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3 Exciting, Promising Trends in Law and Technology

By Casey C. Sullivan, Esq. on March 29, 2017 | Last updated on March 21, 2019

When it comes to technology, the legal industry isn't known for being an early adopter. But after years of dragging their feet, many firms have now started to embrace legal tech, even if that embrace is a bit tepid. There are legal tech conferences, legal tech blogs (ahem), legal tech gurus. The field is exploding with startups in everything from legal research to practice management to eDiscovery.

So what's next? Here are some promising trends at the intersection of law and technology, taken from the FindLaw archives.

Paper is no longer the main medium for communication (just imagine how many reams you'd go through if your email was printed out) but for many legal documents, you still need a printed page and a signature in ink. Nowhere is this truer than in wills. But, a new bill in Florida could change that, allowing wills to be completed electronically, even witnessed and notarized online. Sure, this might not be as revolutionary as other legal tech change out there, but it's a step in the right direction.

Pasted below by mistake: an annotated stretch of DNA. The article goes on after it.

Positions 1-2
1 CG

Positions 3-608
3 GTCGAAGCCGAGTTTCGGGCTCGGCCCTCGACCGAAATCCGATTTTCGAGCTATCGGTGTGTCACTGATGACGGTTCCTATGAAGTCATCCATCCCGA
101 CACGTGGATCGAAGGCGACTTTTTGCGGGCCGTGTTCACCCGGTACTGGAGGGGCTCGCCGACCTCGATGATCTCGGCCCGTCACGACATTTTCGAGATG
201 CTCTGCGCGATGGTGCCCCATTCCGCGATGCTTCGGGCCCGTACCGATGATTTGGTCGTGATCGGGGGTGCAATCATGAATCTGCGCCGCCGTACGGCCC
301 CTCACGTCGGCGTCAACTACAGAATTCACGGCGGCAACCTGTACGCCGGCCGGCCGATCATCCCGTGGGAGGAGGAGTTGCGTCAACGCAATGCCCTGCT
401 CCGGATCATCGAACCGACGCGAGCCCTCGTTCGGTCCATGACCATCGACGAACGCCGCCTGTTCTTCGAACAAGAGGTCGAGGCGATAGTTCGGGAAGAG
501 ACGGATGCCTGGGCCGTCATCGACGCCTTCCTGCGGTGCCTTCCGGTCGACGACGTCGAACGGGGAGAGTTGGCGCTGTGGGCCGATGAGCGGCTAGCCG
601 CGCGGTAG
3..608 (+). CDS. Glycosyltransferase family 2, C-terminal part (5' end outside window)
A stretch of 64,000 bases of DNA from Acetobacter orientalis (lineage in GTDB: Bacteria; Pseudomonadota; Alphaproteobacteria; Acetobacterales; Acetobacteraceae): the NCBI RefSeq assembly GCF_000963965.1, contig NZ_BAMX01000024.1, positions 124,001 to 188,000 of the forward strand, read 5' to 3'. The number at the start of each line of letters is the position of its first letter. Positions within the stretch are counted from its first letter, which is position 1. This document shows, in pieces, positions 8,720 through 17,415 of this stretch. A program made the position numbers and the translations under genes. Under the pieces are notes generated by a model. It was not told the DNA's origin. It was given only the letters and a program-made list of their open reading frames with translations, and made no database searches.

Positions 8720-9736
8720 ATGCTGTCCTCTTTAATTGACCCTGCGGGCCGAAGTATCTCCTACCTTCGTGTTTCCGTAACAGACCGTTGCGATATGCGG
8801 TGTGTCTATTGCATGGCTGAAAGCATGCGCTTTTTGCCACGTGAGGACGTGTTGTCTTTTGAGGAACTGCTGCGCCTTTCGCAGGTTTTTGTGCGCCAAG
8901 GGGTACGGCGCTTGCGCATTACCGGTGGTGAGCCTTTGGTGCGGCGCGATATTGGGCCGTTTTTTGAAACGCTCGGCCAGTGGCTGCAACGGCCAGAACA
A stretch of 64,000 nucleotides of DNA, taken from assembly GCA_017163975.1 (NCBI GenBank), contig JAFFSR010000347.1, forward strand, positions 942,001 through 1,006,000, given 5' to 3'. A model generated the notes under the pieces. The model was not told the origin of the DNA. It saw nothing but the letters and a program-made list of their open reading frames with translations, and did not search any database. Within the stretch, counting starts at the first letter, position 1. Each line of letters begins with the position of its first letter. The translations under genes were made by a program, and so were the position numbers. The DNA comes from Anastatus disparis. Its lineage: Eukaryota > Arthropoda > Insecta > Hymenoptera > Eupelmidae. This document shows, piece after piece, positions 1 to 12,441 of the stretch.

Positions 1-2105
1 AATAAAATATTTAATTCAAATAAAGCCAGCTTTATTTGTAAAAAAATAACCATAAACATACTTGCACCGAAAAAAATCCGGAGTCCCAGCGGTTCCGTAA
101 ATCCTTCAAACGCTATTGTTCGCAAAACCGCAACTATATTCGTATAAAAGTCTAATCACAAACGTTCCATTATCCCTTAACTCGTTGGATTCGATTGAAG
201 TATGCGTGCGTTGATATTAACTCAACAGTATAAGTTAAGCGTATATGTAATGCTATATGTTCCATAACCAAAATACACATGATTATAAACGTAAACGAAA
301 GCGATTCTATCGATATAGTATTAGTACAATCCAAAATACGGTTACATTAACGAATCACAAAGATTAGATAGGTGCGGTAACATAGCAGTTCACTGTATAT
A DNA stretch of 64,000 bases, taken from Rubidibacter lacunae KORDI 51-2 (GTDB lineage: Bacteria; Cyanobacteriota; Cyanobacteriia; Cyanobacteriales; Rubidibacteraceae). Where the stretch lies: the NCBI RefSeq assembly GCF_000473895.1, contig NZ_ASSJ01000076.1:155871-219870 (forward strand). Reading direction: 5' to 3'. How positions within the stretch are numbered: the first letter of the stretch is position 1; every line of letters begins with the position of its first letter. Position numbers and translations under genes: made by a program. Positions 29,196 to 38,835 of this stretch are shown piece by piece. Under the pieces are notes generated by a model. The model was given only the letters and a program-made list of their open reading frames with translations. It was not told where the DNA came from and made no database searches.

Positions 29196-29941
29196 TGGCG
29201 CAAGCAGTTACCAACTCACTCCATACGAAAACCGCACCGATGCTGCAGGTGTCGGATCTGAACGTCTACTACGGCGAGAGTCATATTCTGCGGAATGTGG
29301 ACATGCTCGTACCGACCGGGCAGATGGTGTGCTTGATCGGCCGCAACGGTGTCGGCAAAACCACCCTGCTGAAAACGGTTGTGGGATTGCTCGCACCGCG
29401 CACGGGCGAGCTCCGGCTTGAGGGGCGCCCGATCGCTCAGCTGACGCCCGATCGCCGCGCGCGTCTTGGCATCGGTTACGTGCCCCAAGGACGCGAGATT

Alright, for those of us who aren't probate lawyers or estate planners, this technological change might be a bit more impactful. Blockchain, the distributed, encrypted ledger technology, has been hailed as the next big thing for awhile now -- and for good reason. It may be able to provide security and reliability for public records without needing a centralized authority, and it could leave a mark on everything from contracts, to land records, to fund transfers.

3. Automation Replaces About 23 Percent of Lawyer's Work

Artificial intelligence and machine learning are set to transform the practice of law, simplifying, if not fully automating, some of the more rote legal tasks. But breathe easy. The automatons will never be able to fully replace you. According to a new survey, less than a quarter of the tasks lawyers regularly perform could be automated under current technology. That's a lot, but not a lot to send lawyers walking just yet.

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